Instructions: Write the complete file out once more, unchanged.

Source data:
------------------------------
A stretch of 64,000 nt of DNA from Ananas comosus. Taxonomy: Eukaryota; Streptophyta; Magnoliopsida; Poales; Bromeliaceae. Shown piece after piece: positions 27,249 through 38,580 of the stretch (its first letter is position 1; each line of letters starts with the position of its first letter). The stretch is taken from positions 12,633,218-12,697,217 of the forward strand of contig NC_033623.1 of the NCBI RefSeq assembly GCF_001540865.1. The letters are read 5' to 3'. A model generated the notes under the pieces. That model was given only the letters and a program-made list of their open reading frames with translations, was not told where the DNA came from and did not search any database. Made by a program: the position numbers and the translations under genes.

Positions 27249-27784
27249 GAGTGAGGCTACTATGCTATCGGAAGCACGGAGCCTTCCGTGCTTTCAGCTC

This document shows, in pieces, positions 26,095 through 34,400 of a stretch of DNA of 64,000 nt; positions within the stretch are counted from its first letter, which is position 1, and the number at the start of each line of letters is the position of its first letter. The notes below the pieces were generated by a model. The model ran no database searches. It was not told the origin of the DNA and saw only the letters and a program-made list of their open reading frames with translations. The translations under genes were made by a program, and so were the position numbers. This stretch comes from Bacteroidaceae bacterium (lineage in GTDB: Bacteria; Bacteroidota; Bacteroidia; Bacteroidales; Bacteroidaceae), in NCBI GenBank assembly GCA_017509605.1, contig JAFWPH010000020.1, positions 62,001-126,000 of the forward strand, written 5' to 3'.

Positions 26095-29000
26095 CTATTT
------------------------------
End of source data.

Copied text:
A stretch of 64,000 nt of DNA from Ananas comosus. Taxonomy: Eukaryota; Streptophyta; Magnoliopsida; Poales; Bromeliaceae. Shown piece after piece: positions 27,249 through 38,580 of the stretch (its first letter is position 1; each line of letters starts with the position of its first letter). The stretch is taken from positions 12,633,218-12,697,217 of the forward strand of contig NC_033623.1 of the NCBI RefSeq assembly GCF_001540865.1. The letters are read 5' to 3'. A model generated the notes under the pieces. That model was given only the letters and a program-made list of their open reading frames with translations, was not told where the DNA came from and did not search any database. Made by a program: the position numbers and the translations under genes.

Positions 27249-27784
27249 GAGTGAGGCTACTATGCTATCGGAAGCACGGAGCCTTCCGTGCTTTCAGCTC

This document shows, in pieces, positions 26,095 through 34,400 of a stretch of DNA of 64,000 nt; positions within the stretch are counted from its first letter, which is position 1, and the number at the start of each line of letters is the position of its first letter. The notes below the pieces were generated by a model. The model ran no database searches. It was not told the origin of the DNA and saw only the letters and a program-made list of their open reading frames with translations. The translations under genes were made by a program, and so were the position numbers. This stretch comes from Bacteroidaceae bacterium (lineage in GTDB: Bacteria; Bacteroidota; Bacteroidia; Bacteroidales; Bacteroidaceae), in NCBI GenBank assembly GCA_017509605.1, contig JAFWPH010000020.1, positions 62,001-126,000 of the forward strand, written 5' to 3'.

Positions 26095-29000
26095 CTATTT